To use it, all you have to do is open the podcasts tab on Amazon Music and select one of the podcasts you’d like to listen to. Of course, you’ll need to select a show with the podcast transcription feature to see it. When your show is playing, on the top of the album art and in fullscreen mode, the transcriptions will be available for you to read along to.
Oh, and if you’re worried about having to read through the ads, you have nothing to fret about. Ads won’t be transcribed. Instead, the transcription will read “audio not transcribed” when they are playing.
So far, Amazon seems to be going strong in the podcasting game with the release of podcast transcripts. The feature makes it easy to search and find what you are looking for in a show. And, for those on a long and noisy bus and subway ride, you’ll finally be able to read the information you previously couldn’t hear.
UX design: If you don’t have it, get yourself an audit made easy
(TECH NEWS) UX design is important. By conducting a simple audit to make sure your site is accessible, you can minimize the number of people that quickly go away.
A good UX design is essential in attracting and retaining customers. A seamless and positive experience will keep customers happy and bring your business many benefits, like increasing audience engagement and sales.
But, how do you know if your user experience is in need of help, so people don’t bounce away quickly? Well, if UX is not your forte, the best thing to do is to hire a good UX designer. Unfortunately, sometimes hiring one isn’t always within the budget.
So, what do you do then? The next best thing is to conduct a UX audit of your website or app. Not sure where to begin? Fulcrum’s Do It Yourself UX Audit kit is one place to start.
According to the website, this DIY UX audit “can help you gain valuable insights about the usability of your product.” The tool detects problems in your UX, prioritizes them for you, and finds out how you can fix any existing issues.
The tool is made out of free easy-to-use Notion templates. These UX audit checklists are all customizable, and you can print them or save them on your Notion dashboard to use later.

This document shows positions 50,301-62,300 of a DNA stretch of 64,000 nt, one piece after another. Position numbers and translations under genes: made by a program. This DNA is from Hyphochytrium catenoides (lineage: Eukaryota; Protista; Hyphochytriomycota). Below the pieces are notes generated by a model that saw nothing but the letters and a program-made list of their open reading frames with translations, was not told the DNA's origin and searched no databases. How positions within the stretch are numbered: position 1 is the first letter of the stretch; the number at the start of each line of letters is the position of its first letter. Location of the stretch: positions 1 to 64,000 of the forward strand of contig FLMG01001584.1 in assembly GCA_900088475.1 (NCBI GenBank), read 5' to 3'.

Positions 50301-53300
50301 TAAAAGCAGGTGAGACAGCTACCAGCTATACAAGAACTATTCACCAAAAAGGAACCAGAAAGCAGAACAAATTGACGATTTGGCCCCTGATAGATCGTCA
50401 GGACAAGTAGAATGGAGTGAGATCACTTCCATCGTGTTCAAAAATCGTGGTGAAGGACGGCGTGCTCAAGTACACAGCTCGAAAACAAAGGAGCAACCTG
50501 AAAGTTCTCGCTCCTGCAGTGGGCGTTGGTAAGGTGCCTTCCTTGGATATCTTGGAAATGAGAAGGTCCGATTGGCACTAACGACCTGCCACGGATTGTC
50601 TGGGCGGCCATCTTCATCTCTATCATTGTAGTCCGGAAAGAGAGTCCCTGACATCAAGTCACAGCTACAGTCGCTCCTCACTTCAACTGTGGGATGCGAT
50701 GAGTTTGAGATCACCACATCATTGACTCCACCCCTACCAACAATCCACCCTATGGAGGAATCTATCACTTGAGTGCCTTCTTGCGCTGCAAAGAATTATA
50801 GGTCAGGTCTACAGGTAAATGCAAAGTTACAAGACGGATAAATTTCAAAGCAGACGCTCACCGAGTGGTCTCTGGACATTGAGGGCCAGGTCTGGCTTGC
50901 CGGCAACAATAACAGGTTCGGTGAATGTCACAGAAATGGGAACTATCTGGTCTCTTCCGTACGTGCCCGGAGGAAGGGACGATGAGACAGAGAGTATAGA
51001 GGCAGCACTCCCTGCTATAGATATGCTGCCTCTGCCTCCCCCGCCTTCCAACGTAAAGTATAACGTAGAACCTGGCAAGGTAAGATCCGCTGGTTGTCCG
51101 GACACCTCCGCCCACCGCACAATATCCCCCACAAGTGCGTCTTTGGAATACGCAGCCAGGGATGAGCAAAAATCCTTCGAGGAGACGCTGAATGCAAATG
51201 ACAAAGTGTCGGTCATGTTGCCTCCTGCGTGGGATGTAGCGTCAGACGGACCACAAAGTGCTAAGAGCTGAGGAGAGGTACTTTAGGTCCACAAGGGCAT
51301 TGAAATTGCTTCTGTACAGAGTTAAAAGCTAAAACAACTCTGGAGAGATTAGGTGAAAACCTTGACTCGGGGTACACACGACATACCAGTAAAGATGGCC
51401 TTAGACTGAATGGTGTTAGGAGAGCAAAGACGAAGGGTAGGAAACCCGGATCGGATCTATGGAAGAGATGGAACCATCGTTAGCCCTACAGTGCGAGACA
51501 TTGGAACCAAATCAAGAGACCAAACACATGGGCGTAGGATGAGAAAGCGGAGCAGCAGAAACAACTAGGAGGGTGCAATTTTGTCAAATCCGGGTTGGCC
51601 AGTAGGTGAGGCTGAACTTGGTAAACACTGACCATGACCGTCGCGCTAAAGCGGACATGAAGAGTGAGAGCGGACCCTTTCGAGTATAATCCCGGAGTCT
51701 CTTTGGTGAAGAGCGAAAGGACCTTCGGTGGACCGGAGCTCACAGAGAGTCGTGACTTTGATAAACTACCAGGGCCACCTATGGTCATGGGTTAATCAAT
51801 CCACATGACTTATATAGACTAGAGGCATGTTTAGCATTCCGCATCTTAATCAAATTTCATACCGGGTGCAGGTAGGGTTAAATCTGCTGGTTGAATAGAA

Inside each template, there are cards with descriptions and examples. Depending on if you meet certain criteria or not, you drag and drop the card into the “Yes” or “No” column. When you’re finished, you will easily see what issues you have, and you can work on fixing them.
The templates are divided into Junior and Middle-level templates.
The Junior level has templates for things such as field and forms, login, mobile UX, and architecture. Most of these templates help make sure you cover your basic UX bases. For instance, it looks at whether your website is desktop and mobile-friendly, and if each element makes sense and is easily identifiable.
The Middle Level dives in a little deeper. The “Visibility of system status” audit checks if you are keeping your audience informed on what’s going on. Things like battery life, loading, or Wi-Fi connection indicators can make a huge difference. No one wants to stare at a screen with no clue if what they clicked on is working or not.
If you can afford it and want a UX virtuoso to do the work for you, you can get a UX audit from Fulcrum. The experts will conduct a full-fledged UX audit and create wireframes with solutions for your UX issues.
However, no matter how you go about it, a good UX design is important. Higher rate conversions and user retention won’t happen if your product is just pushing people away.